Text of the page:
Windows – Perspectives on Pandemic Isolation

Windows takes us back to early days of the pandemic when lock down was frightening and paramount, everything was delivered, and physical appearance went to hell. The piece is comprised of eight scenes, at least two of which could be successfully jettisoned for weaker writing and more tenuous relevance. Otherwise, segments are deft and empathetic if not presenting anything new.

Carolyn McCormick

Being Seen: The Wife (Carolyn McCormick) “I’m thinking about not brushing my teeth,” begins an admittedly proud trophy wife. Older husband Graham, insisting he had business in the city, fell to the disease. Worry is now focused on children, parents, and yes, her wealth. On Zoom, girlfriends moan about weight gain and praise mascara. The monologue is credible and well acted. McCormick personifies a realistic woman, a bit sad, but not broken. Timing is excellent.

Adam Kantor

The Man Who Couldn’t Google: The Writer (Adam Kantor) The writer is living in a hooded onesie. Blocked with progress on his book, scathing emails nonetheless flow. Also a dozen suicide notes – “I never would.” With only cat, Dan Brown for company -“I named him after a not particularly good writer,” he wonders whether he can survive on bagel chips and Pop-Tarts. An unexpected call arrives. Kantor is nervous and absent minded in an understated, believable way.

Avantika, Tovah Feldshuh

Windows: The Fledgling, The Neighbor (Avantika, Tovah Feldshuh) A Generation X woman who never bothered to meet her neighbors grows concerned about the elderly woman who’s wandered outside in her bathrobe. Calling across yards, she learns a beloved bird has escaped. When it’s found, the young woman agrees to care for the feathered pet while her neighbor goes to hospital. Intention is clear, but the piece is too thin for either actress to get hold of character.

Tony Danza

Second Thoughts: The Drinker (Tony Danza) The Drinker is an avid sports fan. Never imbibing anything but beer at home, therefore not an alcoholic, he found himself an upscale watering hole – “I can’t afford the food” – where he’s known by bartenders and regulars. Like most of his ilk, he never learned last names and is now cut off from social intercourse. The man has no job, no money, and is primarily worried about himself. Danza’s gravelly voice and Brooklyn accent create a blue collar guy wading in self pity. Adroit.

Erin Darke

Working From Home: The Mommy (Erin Darke) “Every day we pick a new theme and build our world around it…Enchanted Forest was a surprise failure, Soap Day a success I didn’t see coming.” Her husband is stuck abroad. Little Maddie misses grandma. How does a mother explain what’s going on to a four year old who thinks she can fix anything? A surprise birthday party surprises them both. Darke is sympathetic and tender.

Craig Bierko, Tonya Pinkins

National Pastime: The Protester, The Owner (Craig Bierko, Tonya Pinkins) A well heeled white man takes cover in a Black woman’s music store during a political demonstration. (Demonstration for what?) The facility has been smashed up and robbed. She orders him out. Conversation involves describing her losses to a lawyer who left the public defender’s office to buy $3000 suits. She’s bitter, he’s unapologetic. Connection to the pandemic is sketchy as are both roles in context.

Tovah Feldshuh

Nurse #5: The Grandmother (Tovah Feldshuh) Having lost her nurse daughter to COVID, grandma is about to drive her grandson cross country to his dad. She has insufficient income, no home without her daughter’s house, and no clear next steps. The nine year old is taking circumstances in stride. Losing a medical practitioner during COVID is a sadly familiar story. Were Feldshuh not reading, the chapter would’ve been more effective, still the actress manages to be moving.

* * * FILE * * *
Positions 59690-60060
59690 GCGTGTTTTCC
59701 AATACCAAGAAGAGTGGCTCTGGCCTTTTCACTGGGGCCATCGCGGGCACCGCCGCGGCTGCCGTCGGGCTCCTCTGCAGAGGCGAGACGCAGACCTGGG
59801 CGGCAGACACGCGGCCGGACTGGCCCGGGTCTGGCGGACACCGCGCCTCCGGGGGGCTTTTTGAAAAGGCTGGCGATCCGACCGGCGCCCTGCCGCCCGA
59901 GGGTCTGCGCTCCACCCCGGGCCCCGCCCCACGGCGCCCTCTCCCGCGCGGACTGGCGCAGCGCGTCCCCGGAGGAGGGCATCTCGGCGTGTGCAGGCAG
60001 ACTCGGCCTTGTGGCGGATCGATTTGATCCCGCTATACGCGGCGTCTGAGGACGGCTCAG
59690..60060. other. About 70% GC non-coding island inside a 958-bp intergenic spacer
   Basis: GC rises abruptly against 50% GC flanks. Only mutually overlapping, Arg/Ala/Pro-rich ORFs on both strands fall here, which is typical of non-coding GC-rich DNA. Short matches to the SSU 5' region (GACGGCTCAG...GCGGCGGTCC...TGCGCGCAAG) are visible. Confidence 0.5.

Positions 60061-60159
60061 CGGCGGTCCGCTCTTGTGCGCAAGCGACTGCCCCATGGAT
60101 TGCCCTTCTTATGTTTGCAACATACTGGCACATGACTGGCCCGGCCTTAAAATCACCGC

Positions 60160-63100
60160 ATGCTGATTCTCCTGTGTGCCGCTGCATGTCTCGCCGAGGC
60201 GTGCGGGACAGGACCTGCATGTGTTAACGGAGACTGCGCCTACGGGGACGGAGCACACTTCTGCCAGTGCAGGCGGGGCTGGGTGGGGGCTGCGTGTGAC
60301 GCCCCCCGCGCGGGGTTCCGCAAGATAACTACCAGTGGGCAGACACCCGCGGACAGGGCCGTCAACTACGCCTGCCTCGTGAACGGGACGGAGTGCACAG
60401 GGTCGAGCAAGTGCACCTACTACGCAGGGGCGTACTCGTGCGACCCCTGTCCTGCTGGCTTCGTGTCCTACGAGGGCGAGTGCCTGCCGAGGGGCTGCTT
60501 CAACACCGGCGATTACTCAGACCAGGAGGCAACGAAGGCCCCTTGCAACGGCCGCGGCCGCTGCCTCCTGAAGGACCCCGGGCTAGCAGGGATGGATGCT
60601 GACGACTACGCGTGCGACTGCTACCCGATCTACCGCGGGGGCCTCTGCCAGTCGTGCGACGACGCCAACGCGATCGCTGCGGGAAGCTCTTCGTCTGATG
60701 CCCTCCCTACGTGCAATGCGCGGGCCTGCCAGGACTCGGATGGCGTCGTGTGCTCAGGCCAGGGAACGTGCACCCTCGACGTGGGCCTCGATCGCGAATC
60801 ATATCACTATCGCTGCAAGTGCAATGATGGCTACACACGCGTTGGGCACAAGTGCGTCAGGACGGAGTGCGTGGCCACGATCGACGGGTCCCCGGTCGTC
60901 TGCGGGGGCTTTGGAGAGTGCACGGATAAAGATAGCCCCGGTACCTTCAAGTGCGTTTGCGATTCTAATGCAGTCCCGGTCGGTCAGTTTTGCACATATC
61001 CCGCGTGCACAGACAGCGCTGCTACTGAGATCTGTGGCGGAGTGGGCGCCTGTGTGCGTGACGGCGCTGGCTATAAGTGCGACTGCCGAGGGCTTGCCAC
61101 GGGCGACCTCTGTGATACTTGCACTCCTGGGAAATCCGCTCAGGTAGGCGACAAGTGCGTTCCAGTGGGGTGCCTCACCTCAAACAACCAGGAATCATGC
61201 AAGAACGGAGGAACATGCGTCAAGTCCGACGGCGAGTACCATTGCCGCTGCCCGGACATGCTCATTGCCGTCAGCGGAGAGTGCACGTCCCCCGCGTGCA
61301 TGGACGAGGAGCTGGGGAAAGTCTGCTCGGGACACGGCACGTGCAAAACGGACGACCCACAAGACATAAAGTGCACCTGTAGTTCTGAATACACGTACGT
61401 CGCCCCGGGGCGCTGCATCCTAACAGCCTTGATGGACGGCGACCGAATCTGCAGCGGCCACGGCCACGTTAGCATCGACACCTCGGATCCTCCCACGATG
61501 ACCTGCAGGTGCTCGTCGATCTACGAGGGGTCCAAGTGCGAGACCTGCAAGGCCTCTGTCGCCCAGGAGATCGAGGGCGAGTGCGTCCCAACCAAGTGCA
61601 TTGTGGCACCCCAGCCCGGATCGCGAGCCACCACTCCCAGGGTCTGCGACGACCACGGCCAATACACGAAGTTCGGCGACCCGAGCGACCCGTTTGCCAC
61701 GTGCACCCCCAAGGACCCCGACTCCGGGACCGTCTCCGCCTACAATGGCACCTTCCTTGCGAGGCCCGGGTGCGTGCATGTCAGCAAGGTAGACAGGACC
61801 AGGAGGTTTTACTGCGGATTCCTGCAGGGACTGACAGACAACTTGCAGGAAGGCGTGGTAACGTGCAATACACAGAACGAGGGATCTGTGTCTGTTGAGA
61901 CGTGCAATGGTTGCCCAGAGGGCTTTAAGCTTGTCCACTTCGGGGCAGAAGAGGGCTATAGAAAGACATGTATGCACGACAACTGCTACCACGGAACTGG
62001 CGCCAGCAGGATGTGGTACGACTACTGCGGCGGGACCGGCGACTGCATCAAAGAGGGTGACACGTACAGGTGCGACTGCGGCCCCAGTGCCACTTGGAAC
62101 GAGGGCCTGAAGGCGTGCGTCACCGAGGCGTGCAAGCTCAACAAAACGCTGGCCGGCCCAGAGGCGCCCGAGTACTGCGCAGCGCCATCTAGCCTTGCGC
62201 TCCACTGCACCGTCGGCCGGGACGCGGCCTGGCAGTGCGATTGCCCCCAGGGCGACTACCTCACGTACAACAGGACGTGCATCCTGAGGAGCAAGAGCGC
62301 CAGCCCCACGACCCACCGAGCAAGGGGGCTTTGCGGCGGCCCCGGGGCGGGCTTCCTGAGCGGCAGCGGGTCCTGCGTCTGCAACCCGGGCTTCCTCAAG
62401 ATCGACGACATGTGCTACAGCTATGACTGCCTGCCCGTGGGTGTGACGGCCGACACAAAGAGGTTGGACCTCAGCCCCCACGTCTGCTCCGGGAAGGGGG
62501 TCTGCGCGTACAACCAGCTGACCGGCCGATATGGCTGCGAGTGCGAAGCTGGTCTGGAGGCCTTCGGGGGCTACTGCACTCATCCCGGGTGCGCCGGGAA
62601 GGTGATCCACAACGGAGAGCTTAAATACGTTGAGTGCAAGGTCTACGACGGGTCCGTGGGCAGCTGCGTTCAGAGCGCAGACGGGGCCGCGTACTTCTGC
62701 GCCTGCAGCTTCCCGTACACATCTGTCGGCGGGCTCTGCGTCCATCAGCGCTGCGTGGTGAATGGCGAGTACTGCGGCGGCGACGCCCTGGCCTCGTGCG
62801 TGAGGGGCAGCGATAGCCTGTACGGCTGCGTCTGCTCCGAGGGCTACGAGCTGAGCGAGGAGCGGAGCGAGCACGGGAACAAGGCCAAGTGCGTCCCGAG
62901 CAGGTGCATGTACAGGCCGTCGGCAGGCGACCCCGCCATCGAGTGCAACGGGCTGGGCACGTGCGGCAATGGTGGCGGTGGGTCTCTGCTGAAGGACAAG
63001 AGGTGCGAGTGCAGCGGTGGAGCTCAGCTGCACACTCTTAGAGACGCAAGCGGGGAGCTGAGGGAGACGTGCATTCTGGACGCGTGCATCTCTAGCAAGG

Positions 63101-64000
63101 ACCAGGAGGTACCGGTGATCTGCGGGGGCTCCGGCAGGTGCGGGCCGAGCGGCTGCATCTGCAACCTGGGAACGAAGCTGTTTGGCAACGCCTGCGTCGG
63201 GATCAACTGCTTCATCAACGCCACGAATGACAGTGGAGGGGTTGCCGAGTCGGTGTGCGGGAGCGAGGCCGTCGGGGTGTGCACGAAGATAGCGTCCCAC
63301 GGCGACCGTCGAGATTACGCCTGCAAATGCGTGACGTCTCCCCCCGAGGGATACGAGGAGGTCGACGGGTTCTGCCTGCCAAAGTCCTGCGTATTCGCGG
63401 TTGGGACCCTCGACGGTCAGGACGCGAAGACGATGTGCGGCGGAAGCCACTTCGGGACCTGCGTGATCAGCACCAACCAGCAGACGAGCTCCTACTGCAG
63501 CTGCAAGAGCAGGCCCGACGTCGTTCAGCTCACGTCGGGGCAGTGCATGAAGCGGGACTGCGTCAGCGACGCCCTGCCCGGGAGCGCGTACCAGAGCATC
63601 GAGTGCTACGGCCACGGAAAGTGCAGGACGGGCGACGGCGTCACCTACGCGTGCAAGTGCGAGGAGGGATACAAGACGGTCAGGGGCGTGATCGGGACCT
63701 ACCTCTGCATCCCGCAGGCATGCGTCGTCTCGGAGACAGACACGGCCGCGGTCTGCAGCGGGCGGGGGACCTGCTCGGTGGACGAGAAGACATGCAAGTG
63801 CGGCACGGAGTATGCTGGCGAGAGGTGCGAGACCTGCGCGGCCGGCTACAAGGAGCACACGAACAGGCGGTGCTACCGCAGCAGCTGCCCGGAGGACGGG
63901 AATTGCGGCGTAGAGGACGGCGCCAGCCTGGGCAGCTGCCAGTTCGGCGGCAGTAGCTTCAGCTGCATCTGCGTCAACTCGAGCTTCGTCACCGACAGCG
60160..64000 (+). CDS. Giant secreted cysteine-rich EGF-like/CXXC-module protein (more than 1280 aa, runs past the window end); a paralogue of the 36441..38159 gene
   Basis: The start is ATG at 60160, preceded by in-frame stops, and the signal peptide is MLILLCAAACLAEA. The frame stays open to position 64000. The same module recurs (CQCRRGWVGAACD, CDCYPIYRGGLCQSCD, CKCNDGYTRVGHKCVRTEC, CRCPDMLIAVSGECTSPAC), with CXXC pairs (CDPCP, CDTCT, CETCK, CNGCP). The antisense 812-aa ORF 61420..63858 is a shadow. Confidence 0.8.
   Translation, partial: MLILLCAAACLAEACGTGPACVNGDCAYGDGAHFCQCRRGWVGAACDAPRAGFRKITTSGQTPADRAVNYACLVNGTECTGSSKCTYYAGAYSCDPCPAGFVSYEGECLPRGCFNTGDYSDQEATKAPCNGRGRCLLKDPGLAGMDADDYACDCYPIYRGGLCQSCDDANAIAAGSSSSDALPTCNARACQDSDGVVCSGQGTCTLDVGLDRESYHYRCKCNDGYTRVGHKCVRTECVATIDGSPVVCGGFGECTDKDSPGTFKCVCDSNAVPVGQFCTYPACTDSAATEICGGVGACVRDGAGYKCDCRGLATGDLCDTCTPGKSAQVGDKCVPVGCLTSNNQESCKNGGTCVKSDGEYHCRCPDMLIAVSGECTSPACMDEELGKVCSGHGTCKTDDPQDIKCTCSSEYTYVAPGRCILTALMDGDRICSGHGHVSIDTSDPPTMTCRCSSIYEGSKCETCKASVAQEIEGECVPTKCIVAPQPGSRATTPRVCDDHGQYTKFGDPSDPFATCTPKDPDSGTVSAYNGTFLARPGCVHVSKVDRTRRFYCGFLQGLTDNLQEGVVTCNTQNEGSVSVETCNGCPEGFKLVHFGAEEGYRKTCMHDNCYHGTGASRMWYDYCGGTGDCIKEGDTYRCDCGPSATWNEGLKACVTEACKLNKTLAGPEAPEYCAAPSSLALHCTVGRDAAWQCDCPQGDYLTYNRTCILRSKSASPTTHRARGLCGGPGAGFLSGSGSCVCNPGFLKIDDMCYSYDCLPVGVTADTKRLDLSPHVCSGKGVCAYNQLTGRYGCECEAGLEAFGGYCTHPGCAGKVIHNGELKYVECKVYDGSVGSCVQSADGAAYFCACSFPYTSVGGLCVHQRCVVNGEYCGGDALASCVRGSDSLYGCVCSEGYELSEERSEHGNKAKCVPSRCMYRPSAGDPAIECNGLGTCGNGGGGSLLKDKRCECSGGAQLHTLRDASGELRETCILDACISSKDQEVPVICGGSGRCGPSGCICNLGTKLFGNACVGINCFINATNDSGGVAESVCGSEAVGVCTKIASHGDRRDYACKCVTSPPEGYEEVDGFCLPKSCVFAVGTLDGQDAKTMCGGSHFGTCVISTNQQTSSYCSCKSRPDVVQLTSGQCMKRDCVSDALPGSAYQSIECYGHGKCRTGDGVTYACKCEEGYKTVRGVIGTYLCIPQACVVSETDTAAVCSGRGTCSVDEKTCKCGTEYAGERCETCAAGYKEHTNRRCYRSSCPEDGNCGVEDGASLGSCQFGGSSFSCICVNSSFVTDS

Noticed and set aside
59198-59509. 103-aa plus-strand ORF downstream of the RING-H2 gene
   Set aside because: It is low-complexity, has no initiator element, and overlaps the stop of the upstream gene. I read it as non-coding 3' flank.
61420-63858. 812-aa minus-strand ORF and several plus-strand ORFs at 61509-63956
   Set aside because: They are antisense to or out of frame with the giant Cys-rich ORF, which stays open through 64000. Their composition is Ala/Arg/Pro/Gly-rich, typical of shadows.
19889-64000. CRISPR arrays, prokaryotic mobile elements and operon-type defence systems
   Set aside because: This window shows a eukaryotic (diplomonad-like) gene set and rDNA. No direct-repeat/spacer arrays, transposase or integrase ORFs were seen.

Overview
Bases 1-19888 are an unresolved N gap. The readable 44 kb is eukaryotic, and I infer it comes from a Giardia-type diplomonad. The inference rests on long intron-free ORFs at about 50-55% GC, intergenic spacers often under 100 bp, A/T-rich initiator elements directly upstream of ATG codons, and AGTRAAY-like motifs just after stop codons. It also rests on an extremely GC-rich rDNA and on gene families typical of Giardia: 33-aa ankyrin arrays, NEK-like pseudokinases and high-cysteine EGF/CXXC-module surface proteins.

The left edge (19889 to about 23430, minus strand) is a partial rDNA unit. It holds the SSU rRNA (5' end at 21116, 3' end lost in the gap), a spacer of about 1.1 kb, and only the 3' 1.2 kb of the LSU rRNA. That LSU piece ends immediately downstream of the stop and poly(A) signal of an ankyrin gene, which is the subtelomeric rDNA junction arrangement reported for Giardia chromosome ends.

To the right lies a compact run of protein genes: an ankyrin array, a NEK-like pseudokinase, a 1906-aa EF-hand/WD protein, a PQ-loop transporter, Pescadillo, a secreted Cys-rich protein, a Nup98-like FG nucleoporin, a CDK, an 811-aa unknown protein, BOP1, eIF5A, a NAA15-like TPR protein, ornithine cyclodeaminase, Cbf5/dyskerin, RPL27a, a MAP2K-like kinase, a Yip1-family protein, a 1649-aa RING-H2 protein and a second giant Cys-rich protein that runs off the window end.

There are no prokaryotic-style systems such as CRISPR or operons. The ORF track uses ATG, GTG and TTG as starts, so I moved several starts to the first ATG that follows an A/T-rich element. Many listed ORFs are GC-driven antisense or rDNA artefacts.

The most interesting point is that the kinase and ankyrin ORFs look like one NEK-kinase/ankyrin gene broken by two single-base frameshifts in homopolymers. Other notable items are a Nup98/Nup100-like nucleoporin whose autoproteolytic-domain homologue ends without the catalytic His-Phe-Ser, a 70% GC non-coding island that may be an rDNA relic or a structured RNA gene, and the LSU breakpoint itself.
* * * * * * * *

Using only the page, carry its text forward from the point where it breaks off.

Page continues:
Jesse Nager, Jeffrey Donovan

Thank You For Your Service: The Performer, The Soldier (Jesse Nager, Jeffrey Donovan) A Black Broadway performer is stopped by police because he’s African American and jailed because he has two cartons of liquor in his trunk. His cell mate is a White man who got into a fight when he refused to wear a mask. The characters meet in an unlikely middle with the actor belting a much too long version of “Tomorrow” from Annie. Both performers are good – Nager startled, Donovan resigned. Both know how to listen.

Director Mitchell Maxwell handles the cornucopia of characters with a steady hand. Actors talk to us with focus. Only National Pastime suffers from lack of clear intention.

Costumes by David C. Wollard feel authentic.

Photos by David Zayas, Jr.

Windows by Tawni O’Dell
Directed by Mitchell Maxwell

The Town Hall
123 West 43rd Street

About Alix Cohen (1787 Articles)
Alix Cohen is the recipient of ten New York Press Club Awards for work published on this venue. Her writing history began with poetry, segued into lyrics and took a commercial detour while holding executive positions in product development, merchandising, and design. A cultural sponge, she now turns her diverse personal and professional background to authoring pieces about culture/the arts with particular interest in artists/performers and entrepreneurs. Theater, music, art/design are lifelong areas of study and passion. She is a voting member of Drama Desk and Drama League. Alix’s professional experience in women’s fashion fuels writing in that area. Besides Woman Around Town, the journalist writes for Cabaret Scenes, Broadway World, TheaterLife, and Theater Pizzazz. Additional pieces have been published by The New York Post, The National Observer’s Playground Magazine, Pasadena Magazine, Times Square Chronicles, and ifashionnetwork. She lives in Manhattan. Of course.